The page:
A month after their imposition, British Admiral Horatio Nelson destroyed the French fleet in the Battle of the Nile, ending any possibility of a French invasion of the U.S. in the coming decade.
Sedition prosecutions went ahead anyway. They swept up two-dozen newspapermen, among them Benjamin Franklin Bache, who had followed his grandfather into journalism and was the fire-breathing editor of the Aurora, which had been vicious to Adams and the Federalists; and James Thompson Callender, whose exposure of Hamilton’s affair and blackmailing had pushed Hamilton to publish a self-damaging pamphlet that all but ended his political career. Hamilton cheered on the prosecution of Callender.
That it was all about payback was made obvious by the most notable of the politicians indicted being Matthew Lyon, a Congressman from Vermont. Not long before, Lyon had spat in the face of a Federalist on the floor of the House, and later, when that worthy struck Lyon 20 times with a cane, Lyon had picked up nearby fireplace tongs and defended himself. He wasn’t indicted for that, but for various diatribes against the government and Adams, including those in his own newspaper, The Scourge of Aristocracy. In one famous passage, he accused Adams of an “unbounded thirst for ridiculous pomp, foolish adulation, and selfish avarice.” Far worse had been said about Adams, and about Jefferson too, by other publications during the ’96 election.
Lyon won re-election to Congress from his jail cell. Bache died in prison from yellow fever. Callender remained in jail until Jefferson won the election of 1800. Jefferson pardoned him, and three of the Acts expired as Jefferson took office in 1801.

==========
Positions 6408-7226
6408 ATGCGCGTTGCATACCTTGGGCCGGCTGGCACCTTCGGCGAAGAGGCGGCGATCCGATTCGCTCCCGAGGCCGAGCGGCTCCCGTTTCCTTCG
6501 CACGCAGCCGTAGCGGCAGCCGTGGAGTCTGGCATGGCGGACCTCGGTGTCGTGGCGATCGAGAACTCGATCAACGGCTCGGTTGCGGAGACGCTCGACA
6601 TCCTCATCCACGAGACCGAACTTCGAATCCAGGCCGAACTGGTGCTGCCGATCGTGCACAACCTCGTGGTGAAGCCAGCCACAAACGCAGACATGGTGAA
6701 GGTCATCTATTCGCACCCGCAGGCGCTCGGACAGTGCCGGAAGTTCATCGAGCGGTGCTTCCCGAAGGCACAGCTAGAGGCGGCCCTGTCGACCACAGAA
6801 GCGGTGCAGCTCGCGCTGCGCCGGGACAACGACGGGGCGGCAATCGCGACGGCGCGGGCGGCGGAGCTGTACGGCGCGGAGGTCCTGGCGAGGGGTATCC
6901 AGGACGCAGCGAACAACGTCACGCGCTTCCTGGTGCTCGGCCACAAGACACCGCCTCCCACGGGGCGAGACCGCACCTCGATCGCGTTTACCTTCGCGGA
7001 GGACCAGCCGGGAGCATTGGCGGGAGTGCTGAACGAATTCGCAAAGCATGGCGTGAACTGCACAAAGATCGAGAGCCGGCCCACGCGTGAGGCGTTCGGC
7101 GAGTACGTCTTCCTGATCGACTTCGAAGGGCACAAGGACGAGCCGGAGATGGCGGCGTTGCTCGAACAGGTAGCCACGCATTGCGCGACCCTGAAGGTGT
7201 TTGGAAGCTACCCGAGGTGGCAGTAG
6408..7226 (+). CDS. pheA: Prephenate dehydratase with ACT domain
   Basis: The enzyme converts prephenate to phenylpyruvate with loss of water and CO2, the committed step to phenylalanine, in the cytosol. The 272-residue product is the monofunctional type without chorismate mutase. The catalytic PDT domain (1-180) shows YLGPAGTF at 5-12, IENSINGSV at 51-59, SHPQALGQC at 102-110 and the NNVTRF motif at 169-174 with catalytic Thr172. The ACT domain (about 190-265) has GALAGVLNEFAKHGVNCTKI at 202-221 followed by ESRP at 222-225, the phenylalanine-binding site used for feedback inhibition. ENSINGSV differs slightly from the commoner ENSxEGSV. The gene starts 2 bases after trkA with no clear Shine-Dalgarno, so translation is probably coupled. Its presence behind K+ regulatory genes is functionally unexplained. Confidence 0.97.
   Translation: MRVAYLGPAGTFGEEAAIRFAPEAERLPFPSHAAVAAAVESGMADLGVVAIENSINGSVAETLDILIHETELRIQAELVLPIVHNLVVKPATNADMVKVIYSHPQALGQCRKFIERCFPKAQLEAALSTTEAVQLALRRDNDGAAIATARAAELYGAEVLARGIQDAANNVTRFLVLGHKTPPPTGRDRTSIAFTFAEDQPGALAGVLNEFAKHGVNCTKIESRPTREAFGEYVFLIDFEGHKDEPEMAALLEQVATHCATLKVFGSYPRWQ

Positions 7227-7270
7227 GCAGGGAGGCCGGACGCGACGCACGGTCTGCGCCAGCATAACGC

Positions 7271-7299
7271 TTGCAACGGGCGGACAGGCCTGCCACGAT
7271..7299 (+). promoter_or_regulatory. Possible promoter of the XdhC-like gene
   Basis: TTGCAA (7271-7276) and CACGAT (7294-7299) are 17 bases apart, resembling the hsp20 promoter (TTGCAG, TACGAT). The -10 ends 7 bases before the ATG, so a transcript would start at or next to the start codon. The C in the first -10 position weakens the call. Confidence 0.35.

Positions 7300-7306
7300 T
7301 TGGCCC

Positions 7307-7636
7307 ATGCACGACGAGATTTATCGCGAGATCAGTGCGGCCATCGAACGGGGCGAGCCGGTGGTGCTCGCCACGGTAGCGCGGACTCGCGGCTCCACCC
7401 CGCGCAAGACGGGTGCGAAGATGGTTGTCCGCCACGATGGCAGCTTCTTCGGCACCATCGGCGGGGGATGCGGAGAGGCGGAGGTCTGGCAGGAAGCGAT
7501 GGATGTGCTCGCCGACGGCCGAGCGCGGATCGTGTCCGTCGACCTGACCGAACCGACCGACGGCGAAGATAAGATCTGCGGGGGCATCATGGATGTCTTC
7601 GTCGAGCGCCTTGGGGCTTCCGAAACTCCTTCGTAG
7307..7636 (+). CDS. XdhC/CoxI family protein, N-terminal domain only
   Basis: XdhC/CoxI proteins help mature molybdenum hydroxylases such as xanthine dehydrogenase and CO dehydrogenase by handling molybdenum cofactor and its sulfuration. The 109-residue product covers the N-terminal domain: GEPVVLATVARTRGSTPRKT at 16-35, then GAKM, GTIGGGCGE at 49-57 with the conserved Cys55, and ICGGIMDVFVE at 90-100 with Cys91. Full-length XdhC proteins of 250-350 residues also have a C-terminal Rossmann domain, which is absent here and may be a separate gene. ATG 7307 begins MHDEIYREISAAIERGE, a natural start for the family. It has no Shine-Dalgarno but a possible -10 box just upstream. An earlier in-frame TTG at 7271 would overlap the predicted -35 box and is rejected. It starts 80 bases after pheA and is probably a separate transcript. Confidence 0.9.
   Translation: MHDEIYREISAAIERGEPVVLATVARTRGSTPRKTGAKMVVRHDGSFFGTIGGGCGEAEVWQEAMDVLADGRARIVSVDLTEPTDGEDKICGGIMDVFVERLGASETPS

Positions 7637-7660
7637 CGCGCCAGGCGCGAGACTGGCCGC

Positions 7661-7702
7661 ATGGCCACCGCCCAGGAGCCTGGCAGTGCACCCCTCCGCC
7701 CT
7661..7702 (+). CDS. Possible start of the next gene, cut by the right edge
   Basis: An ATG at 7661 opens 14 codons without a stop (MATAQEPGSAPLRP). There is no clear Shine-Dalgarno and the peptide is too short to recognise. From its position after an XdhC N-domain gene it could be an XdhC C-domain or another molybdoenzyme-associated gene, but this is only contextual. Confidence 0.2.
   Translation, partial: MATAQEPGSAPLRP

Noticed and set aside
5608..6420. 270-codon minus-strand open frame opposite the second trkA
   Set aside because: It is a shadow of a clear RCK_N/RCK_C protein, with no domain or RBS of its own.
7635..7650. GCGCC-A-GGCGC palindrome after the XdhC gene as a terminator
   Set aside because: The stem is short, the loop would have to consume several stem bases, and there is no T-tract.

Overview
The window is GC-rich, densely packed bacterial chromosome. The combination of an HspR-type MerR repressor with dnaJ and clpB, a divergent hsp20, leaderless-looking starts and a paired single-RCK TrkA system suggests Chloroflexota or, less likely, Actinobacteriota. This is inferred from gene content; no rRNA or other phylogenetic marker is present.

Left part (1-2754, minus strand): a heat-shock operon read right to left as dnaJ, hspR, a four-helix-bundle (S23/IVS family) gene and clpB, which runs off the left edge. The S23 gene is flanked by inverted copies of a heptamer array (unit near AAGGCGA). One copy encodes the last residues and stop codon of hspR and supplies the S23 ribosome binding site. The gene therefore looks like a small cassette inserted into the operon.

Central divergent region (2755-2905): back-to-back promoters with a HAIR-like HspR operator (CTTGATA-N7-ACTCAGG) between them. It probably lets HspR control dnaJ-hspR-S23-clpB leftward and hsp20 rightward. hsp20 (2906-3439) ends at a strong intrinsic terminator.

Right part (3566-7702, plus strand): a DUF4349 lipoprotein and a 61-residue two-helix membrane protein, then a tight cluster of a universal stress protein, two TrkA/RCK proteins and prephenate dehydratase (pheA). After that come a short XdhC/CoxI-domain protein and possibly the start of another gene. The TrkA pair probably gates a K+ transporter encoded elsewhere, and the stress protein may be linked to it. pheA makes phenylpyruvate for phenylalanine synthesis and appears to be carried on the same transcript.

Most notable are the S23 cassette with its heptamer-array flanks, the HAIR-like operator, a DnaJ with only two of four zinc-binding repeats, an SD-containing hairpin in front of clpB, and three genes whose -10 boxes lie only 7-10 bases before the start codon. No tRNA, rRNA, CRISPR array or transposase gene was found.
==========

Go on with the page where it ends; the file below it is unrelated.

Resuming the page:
The Acts did a great deal of harm: to other countries’ views of our country, to an American economy that sorely needed immigrants’ labor, skills, and capital, to the rule of law, to the Bill of Rights, and to Americans’ ability to trust one another. Politically, they hastened the end of the Federalist Era. Since the Constitutional Convention of 1787 the Federalists had been in charge, but because the A & S Acts were so draconian and had been so arbitrarily applied, they turned many voters away from the Federalists and into the arms of the Democratic-Republicans, who swept into power with Jefferson in 1801, and who would remain in control of the White House and the reins of the country until 1824.
Adams later regretted the Alien and Sedition Acts and blamed them on Hamilton, who before he died in his duel with Burr blamed them on Adams, whom he detested. They were neither Hamilton’s fault nor Adams’, but reflect badly on both men.
The fourth of the Acts was never repealed. It remained on the statute books and was trotted out and used during every national emergency through the long nineteenth century. During World War I it was updated and used to prosecute Germans in the U.S. There was some justification for that, as there had been a few acts of sabotage, but very little to justify the jailing of Eugene V. Debs, leader of the Socialist Party, for making a speech in 1918 that annoyed the authorities. At war’s end, the old Act became part of the legal underpinning of the Red Scare of 1919-1920, American’s first anti-Communist crusade.
In their time, the Acts did prompt important discussions about free speech, and the right to defend criticism by demonstrating the truthfulness of statements. But historians and moralists agree that they were an awful example of a persistent urge in the human character, to blame “the other” for one’s troubles. Politicians in all ages become expert at exploiting that urge; it is the engine of demagoguery.